He looks like he should be asking you if you want paper or plastic. He weighs 160 pounds and is listed as six feet tall, although that's about an inch too generous. His nickname isn't "Assassin," it's "Bobby."

Robert Hurley does not look much like a basketball tough guy. He doesn't swagger onto the courtwith a day-old growth of beard because he has no beard. He's never dunked a ball in his life, except for once when the rim was too low. He'll turn 20 in a couple of months and still won't look a day over 16. He makes John Stockton look menacing.

And yet, line up the UNLV basketball team and ask them why Duke is playing against Kansas in tonight's NCAA championship game, instead of the Rebels, and they would spit out the words, "Bobby Hurley."

It was Hurley who scored 12 points, including three big three-pointers, against the heavily favored Rebels in Saturday's 79-77 Duke upset. It was Hurley who had a game-high seven assists and two steals, and it was Hurley who tackled Vegas guard Anderson Hunt on a breakaway layup in the second half, denying the dunk, distracting the Rebels and almost inciting a brawl.

"I wanted them to know they were in a fight," said Hurley.

Vegas was shocked double by Hurley's feistiness. Not only did he look like the kid who bags your groceries, but in last year's NCAA final, when UNLV battered Duke 103-73, Hurley had two points and five turnovers and had to leave the game to go to the restroom.

He didn't go anywhere in Saturday's rematch, except for the jugular. He played the full 40 minutes, smearing his fingerprints all around, and afterward said the sequel was, personally speaking, a lot better than the original. He didn't have the flu this time, and Duke didn't lose, either.

"To tell you the truth, I felt so bad last year, I just couldn't go after it," said Hurley.

This year, he felt fine, which meant he was able to go after it, which meant he and Duke had a chance.

"If I'm not a fighter, I'm an ordinary player," he said. "I'm only good when I maintain the hunger for the game I grew up with."

Hurley grew up in Jersey City, New Jersey, just across the river from Manhattan. He went to a parochial high school, St. Anthony's, where his father, Bob Hurley Sr., is the basketball coach, but he was raised on the streets. "It wasn't the suburbs," he said. "I played basketball in the projects playgrounds. Places where there are no refs, nobody to stop people from beating you up. You become tough playing there. You have to."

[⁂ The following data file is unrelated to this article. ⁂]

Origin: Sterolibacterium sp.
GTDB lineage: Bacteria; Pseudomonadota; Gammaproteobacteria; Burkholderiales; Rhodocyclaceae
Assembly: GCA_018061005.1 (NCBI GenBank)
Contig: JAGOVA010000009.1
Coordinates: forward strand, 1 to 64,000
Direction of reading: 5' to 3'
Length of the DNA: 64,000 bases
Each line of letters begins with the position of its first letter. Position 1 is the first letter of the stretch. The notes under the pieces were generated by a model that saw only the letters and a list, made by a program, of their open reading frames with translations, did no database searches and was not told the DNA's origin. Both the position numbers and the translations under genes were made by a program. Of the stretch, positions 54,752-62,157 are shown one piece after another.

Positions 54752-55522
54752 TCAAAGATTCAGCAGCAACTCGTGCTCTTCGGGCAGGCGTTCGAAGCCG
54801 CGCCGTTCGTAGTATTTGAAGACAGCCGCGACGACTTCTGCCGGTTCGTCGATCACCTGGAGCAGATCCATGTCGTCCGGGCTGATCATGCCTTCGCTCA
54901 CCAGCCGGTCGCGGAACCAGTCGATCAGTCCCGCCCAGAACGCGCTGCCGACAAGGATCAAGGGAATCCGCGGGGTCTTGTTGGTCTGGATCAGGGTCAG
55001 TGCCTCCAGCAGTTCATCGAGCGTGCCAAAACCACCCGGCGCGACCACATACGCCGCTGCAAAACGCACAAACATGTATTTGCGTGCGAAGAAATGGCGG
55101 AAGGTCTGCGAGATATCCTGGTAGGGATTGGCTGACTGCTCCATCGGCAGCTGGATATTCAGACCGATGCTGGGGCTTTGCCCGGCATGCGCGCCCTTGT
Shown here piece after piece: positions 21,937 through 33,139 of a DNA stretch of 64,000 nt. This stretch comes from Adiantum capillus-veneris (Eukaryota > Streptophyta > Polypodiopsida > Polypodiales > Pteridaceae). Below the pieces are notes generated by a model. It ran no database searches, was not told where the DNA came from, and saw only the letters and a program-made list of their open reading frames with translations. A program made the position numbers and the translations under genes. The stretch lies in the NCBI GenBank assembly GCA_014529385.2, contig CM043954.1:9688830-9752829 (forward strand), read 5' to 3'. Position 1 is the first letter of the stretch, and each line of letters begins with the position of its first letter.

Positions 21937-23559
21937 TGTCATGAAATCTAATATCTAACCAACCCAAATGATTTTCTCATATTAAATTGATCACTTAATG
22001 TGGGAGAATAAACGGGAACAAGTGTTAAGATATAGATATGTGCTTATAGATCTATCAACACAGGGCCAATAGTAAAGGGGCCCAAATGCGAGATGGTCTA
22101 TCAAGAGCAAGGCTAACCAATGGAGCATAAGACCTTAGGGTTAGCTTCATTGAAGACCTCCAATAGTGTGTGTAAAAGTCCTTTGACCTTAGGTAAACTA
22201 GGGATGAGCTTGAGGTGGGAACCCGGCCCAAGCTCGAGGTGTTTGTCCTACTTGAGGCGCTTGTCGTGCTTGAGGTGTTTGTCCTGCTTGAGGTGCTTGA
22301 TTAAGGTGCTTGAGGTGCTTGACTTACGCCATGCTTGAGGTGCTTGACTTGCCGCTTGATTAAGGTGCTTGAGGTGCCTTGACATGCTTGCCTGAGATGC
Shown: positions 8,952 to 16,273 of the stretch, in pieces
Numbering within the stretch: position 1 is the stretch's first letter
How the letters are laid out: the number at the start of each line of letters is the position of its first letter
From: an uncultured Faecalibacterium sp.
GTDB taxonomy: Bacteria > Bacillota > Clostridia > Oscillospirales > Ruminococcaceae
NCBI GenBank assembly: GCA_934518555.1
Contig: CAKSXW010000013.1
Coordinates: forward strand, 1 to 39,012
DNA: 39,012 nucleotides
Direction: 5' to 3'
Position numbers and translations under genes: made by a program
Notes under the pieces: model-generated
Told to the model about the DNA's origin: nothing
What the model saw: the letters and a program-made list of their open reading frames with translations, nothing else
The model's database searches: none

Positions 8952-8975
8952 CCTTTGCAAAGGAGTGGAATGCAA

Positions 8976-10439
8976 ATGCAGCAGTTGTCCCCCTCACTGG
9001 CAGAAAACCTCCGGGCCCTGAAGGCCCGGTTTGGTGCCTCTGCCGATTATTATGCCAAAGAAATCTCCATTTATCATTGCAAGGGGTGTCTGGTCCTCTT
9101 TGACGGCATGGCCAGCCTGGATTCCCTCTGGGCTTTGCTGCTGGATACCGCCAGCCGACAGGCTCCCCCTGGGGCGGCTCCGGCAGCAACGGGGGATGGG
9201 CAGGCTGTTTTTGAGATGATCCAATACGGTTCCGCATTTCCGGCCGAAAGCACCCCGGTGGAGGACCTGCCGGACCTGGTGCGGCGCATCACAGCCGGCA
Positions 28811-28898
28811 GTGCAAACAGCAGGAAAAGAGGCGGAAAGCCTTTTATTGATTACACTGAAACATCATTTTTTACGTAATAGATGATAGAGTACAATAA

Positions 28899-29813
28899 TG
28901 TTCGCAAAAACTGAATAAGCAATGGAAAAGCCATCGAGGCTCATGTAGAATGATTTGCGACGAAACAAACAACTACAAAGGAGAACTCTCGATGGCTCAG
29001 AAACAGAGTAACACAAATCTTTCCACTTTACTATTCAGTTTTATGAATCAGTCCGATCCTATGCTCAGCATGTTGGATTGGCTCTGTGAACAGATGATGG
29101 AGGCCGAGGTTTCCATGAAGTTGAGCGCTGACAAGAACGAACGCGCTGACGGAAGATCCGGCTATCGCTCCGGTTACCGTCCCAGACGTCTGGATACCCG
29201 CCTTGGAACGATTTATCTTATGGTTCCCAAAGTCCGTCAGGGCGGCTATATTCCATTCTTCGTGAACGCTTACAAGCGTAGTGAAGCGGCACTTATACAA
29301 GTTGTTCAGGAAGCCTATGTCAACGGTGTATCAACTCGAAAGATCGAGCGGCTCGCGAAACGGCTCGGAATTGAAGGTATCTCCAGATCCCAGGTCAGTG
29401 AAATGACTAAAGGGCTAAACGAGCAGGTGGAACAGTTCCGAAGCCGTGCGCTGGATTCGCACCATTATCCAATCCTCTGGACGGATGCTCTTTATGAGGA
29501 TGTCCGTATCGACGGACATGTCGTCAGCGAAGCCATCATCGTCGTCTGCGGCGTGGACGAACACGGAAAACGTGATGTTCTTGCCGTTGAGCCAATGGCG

Hurley says it was easy to pick him out on the Jersey City playgrounds. He was the only white kid.

"They respected my game and let me stay and play," he said. "If you can play in that situation and get respect, you can go to just about any playground and play."

Playing at St. Anthony for his father - who is the most successful high school coach in New Jersey history - didn't hurt Hurley's development, either. In his last two seasons, St. Anthony went 52-1, and in his senior season won the New Jersey state title and was ranked No. 1 in America by USA Today.

Hurley might have gone to college at nearby Seton Hall (along with two of his St. Anthony teammates, Jerry Walker and Terry Dehere) but he took a recruiting visit to Duke and was swayed away. It was not the upper crust atmosphere and the green trees of Durham, N.C., that made Hurley want to leave Jersey, however. It was Coach Mike Krzyzewski's attitude about basketball.

"He really impressed me," said Hurley. "His approach to basketball impressed me."

Primarily Krzyzewski's approach is the same as Hurley's - a tough-guy attitude from a guy who doesn't look like a tough guy."Coach told us before the (UNLV) game," said Hurley, "if it's close at the end, if it's a two-point game, we're going to win. Because we're tougher down the stretch.

"I don't know if a lot of teams stood up to Vegas all year," he continued. "I think when we let them know it was going to be a 40-minute game, they felt the pressure. I love to play with guys who want to fight and play tough and high five and hug and all of that."

He said he'd also love to "come down on the fastbreak just one time and dunk it, really throw it down - still, I'm happy with the kind of player I am."

If you're 5-11 and 160 pounds, you can't play above the rim. But you can sometimes stop others from getting there. As was the case in Saturday's game when Hurley made his playground-style foul on UNLV's Hunt - a foul that stopped Hunt's layup and sent him instead to the free throw line, and a foul that caused UNLV's Larry Johnson to draw a technical for throwing an elbow in the aftermath.

The end result, after the free-throwing and a Duke possession was done, was a three-point Duke lead.

"I went for the ball . . . a little bit," said Hurley in explanation, meaning, in particular, the foul, and, in general, the game.